(INQUIRER) MANILA, Philippines – Senator Jinggoy Estrada on Tuesday sought tax breaks for the local film industry to encourage more producers to create films and revive the “ailing” industry.
In his privilege speech, Estrada pointed out that at present, producers shoulder several taxes including a 10% amusement tax, 5% distribution fee, 30% income tax, and they are required to give 45% of ticket sales to theater owners.
He likewise lamented that for this year, only nine local films have been released, according to theater group operators. This is out of the 20 Filipino films reviewed by the Movie and Television Review and Classification Board.
Citing the Film Development Council of the Philippines chairman Tirso Cruz III, Estrada said quality films also need P10 to P30 million to be produced, and producers must earn triple or at least 270% of their investment.
“How can an industry, barely in survival mode and among the most heavily taxed entertainment in Asia, recover from its current state?,” he said.
Estrada said the government could consider removing the amusement tax.
Citing a study by the Senate Tax Study and National Tax Research Center, he noted that only P1 million in revenue was collected by the government from 2014 to 2018, thus removing the said tax would not be much of a loss for the government.
He said this can “recover the producers invested capital and enable them to produce more films in the long run.”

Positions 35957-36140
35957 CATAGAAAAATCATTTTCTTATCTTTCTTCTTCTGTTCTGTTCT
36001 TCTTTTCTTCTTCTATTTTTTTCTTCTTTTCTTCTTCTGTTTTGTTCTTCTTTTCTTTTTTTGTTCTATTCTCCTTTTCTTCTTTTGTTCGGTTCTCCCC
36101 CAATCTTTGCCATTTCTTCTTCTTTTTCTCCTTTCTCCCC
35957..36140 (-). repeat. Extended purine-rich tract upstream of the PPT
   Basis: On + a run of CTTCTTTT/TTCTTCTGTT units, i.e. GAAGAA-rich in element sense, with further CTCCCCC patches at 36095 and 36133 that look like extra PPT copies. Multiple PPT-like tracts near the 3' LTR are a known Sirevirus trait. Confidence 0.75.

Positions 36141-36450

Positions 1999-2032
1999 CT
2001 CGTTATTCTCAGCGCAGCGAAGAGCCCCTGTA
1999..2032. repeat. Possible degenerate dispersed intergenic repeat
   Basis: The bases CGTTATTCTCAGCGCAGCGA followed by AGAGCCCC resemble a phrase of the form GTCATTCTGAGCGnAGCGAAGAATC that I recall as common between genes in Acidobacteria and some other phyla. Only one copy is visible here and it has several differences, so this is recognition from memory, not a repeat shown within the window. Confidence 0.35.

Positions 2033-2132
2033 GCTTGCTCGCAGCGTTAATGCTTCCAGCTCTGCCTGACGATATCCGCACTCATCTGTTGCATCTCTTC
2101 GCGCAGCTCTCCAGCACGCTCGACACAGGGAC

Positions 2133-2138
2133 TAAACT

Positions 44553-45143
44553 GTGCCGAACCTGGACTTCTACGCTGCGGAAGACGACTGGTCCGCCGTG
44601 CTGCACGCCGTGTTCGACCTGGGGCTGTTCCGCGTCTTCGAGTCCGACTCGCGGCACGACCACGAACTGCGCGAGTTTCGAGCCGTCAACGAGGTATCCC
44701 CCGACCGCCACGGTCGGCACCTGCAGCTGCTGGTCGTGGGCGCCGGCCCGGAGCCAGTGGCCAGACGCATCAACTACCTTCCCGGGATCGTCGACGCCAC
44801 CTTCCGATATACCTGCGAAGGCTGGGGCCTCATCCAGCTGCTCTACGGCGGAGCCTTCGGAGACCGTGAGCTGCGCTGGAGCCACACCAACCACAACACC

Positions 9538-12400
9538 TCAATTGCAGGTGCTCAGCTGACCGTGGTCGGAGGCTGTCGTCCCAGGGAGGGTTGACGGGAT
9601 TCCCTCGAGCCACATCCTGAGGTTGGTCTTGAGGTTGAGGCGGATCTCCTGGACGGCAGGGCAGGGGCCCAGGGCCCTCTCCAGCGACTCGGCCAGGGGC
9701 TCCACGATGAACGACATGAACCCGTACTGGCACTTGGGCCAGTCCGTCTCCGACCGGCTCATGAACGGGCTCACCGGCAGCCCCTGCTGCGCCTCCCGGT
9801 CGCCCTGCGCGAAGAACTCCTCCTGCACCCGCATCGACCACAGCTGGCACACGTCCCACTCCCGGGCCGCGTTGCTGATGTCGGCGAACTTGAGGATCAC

“Naniniwala ako na hindi malaking kawalan ito sa kita ng gobyerno. Sakali man na tanggalin ito, maaari naman ito na mabawi dahil kung mapapasigla natin ang entertainment industry, lalaki ang labor force at lalago ang industriya na maaaring mapagkunan ng tinatawag na recoupment tax,” the senator said.
(I believe this is not such a huge loss from the government’s income. Should the amusement tax be removed, the entertainment industry could thrive and it would produce jobs and could be a source of the so-called recoupment tax.)
Estrada also proposed a subsidy program and other benefits for the film industry, following what other countries do for their entertainment industry including scholarships and workshops to develop the industry.
“It’s probably high time for the government to consider the idea of providing government subsidy to [the] film industry just like what the investments made by the South Korea’s Ministry of Culture, Sports, and tourism to fund a five-year plan (2015-2019) for their domestic animation and character industries,” said Estrada.
“Government should encourage the promotion of Filipino culture/cuisine, tourism, and heritage as part of the content. Provide scholarships and workshops for scriptwriters, production personnel, and musicians to strive for excellence in this field/industry,” he added.
Senator Robinhood Padilla, in a manifestation, agreed with Estrada saying the temporary suspension of the taxes for the entertainment industry could help, considering that it is currently facing a crisis.
For his part, Senator Francis Tolentino said he agrees there is a need to “overhaul existing subsidies” given to the local film industry, saying that other countries offer cash rebates to have international production outfits produced in their territories.
Estrada mentioned that the Metropolitan Manila Development Authority allegedly planned to hold a summer film festival in the month of April and also to conduct the Metro Manila Film Festival without foreign films shown in the cinema.
Metro Manila Film Festival was founded by Former President Joseph Estrada in 1975 and was conducted every June before it was moved to December.–Alyssa Joy Quevedo, trainee